Seuras Og

Seuras Og is an old enough to know better family Dr in Birmingham, UK, having taken the easy option of medicine upon failure to get work in a record store. By now drowning in recorded music, he has thought it about time to waste the time of others in his passion here, as well as in his own blog, www.retropathology.blogspot.com

Aug 112019
 

Karine Polwart is a not a folk singer. Yes, she performs, arguably, in the folk tradition, but by and large, she sings her own material, covering weighty topics such as sex trafficking and depression, somehow contriving an upbeat mood to these often gloomy subjects. Fiercely intelligent, she is fit to stand alongside other Scottish songwriters, such as Dick Gaughan and Michael Marra. Apart from her own material, it has been from the canon of trad.arr. that she has drawn most inspiration, as well as a hefty number of the songs of Rabbie Burns. So I would say that Polwart’s new album Karine Polwart’s Scottish Songbook has come as a bit of a surprise to most. And it is the modern Scottish songbook she applies herself to, not broadsheets and bothy ballads. Indeed, apart from John Martyn’s 1973 song “Don’t Want to Know,” the earliest song on the album, Songbook draws nothing from any conspicuously folkie background. The catholic selection ranges through the Waterboys and the Blue Nile to current electro-poppers Chvrches and the eccentric oddball poet Ivor Cutler. No Rod Stewart, some may be pleased to recognize.
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Aug 092019
 

Full Albums features covers of every track off a classic album. Got an idea for a future pick? Leave a note in the comments!

blondie parallel lines covers

It’s been a mere 41 years since Parallel Lines was released, a fact that finds this writer flat on his back. How can it possibly be that long? But is is and it was, 1978 being a particularly good year for Blondie, themselves already far from spring chickens.

Debbie Harry, astonishingly already 33, just two years younger than Mick Jagger (and two older than Ronnie Wood), was the mother hen of the band, together with her partner, Chris Stein, half a decade younger. The pair of them and drummer Clem Burke, were the heart of the band, and the only omnipresent members, rounded out at that time by keyboardist Jimmy Destri, guitarist Frank Infante, and bassist Nigel Harrison. Of course they all hated each other and all hated their producer, Mike Chapman, drafted in for this record to widen their appeal.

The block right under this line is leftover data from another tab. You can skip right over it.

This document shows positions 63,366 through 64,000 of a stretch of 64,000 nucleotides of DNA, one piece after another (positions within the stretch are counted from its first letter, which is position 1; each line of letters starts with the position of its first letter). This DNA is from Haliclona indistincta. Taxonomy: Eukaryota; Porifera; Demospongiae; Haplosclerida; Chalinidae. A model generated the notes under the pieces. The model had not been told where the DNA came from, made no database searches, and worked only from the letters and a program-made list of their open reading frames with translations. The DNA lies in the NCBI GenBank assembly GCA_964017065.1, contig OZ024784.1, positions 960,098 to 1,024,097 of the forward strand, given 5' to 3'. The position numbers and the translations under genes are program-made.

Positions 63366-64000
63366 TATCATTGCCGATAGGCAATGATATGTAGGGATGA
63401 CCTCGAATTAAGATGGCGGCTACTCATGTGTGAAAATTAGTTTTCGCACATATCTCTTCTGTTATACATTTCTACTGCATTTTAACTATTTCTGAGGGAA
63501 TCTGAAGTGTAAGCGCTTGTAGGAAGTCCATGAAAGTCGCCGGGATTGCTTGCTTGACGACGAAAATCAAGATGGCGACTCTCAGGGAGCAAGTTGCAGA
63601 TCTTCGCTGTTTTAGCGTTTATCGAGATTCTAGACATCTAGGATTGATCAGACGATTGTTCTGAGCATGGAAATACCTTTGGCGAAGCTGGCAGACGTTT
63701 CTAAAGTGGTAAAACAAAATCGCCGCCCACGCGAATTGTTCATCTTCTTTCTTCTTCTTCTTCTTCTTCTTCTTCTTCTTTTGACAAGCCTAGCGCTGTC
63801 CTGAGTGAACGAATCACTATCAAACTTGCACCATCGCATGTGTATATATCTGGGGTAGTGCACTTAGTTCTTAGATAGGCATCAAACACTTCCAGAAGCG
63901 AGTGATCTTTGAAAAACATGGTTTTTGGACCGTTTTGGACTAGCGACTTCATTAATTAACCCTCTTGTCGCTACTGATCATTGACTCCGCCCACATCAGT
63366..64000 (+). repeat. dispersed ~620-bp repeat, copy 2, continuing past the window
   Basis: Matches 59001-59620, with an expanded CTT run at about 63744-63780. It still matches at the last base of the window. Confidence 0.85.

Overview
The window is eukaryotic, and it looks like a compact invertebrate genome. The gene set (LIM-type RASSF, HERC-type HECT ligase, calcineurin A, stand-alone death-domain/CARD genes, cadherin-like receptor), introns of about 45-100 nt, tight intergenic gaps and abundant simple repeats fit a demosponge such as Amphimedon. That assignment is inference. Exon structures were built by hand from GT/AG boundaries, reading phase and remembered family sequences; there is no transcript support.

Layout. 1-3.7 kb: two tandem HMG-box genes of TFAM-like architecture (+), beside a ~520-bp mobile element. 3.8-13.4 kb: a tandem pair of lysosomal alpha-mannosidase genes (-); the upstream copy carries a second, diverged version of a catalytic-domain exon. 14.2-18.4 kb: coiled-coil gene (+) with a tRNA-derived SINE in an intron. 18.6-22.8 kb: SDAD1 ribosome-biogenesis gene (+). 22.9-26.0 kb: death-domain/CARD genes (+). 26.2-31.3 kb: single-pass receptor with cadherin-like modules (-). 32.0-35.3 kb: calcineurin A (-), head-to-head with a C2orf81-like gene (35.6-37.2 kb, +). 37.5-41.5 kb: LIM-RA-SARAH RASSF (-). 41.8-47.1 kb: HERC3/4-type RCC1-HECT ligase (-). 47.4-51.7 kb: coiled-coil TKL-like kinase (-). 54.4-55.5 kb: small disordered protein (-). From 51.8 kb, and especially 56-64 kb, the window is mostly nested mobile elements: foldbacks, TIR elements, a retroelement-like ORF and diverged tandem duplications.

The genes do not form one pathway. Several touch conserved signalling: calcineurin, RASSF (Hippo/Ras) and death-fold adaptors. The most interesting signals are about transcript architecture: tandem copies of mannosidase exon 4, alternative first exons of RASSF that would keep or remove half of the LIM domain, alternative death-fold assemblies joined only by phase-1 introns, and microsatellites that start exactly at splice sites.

This would be the band’s third album, the first two having been helmed by Richard Gottehrer, who maximized their punky charm and promise, turning them into the counter-intuitive leaders of the pack at and from Max’s Kansas City and CBGB’s. Chapman, an Australian, had produced UK chart toppers like the Sweet, exiled Music City maven Suzi Quatro, and Mud; he was immensely successful, but looked down upon by any serious musician or fan.

In truth, they didn’t actually all hate each other, Stein was allegedly far too stoned to know much of what was going on, but there was no love lost elsewhere, not least as Chapman felt that Infante was the only one up to it, musically. Burke could not keep time, it seemed; Destri couldn’t play; and whatever Harrison could or couldn’t do, Chapman’s criticism was enough to have Harrison throw a synthesiser at him. But Harry could sing, that much Chapman could sense, carefully restricting her involvement to both protect her voice and prevent costly meltdowns, weeping in the restroom.

Despite all of this, Parallel Lines still came in a full 4 months ahead of schedule, and, amazingly, this line-up and Chapman went on to make four more albums before the band’s 1982 disintegration. It wasn’t until 15 years later they reformed, the original trio with (for a while) Destri, augmented by any number of additional sidemen. They still play on.
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Jul 122019
 

Cover Classics takes a closer look at all-cover albums of the past, their genesis, and their legacy.

Bad Shepherds

Confession time: it took a while for the Bad Shepherds’ Yan, Tan, Tethera, Methara to sink in. For one thing, there are rather too many novelty covers projects for comfort, from the initially inventive Hayseed Dixie to the downright bizarre Rockabye lullaby renditions. For another thing, bandleader Adrian “Ade” Edmondson is better known as a comic actor, from The Young Ones to Bottom, and is the husband of Jennifer “Absolutely Fabulous” Saunders. The whole affair smacked of novelty and nonsense, setting all my prejudices bristling. And so it remained, my ears deaf to compromise.

But I hadn’t realized a number of things. Firstly, Edmondson was both a genuine lover of both folk music and of the punk and new wave he interprets in that genre. Not such an odd combination as it sounds, broadly similar to my own tastes, we being of similar ages and backgrounds. But rather than combining with other hobby musicians, Edmondson hooked up with a giant in the tradition, Troy Donockley, an Englishman adept on the Irish uillean pipes, with a track record playing alongside prog-rockers The Enid, Celtic rockers Iona and with doyenne of the Northumbrian pipes, Kathryn Tickell. Since 2013 he has been a member of Finnish band Nightwish.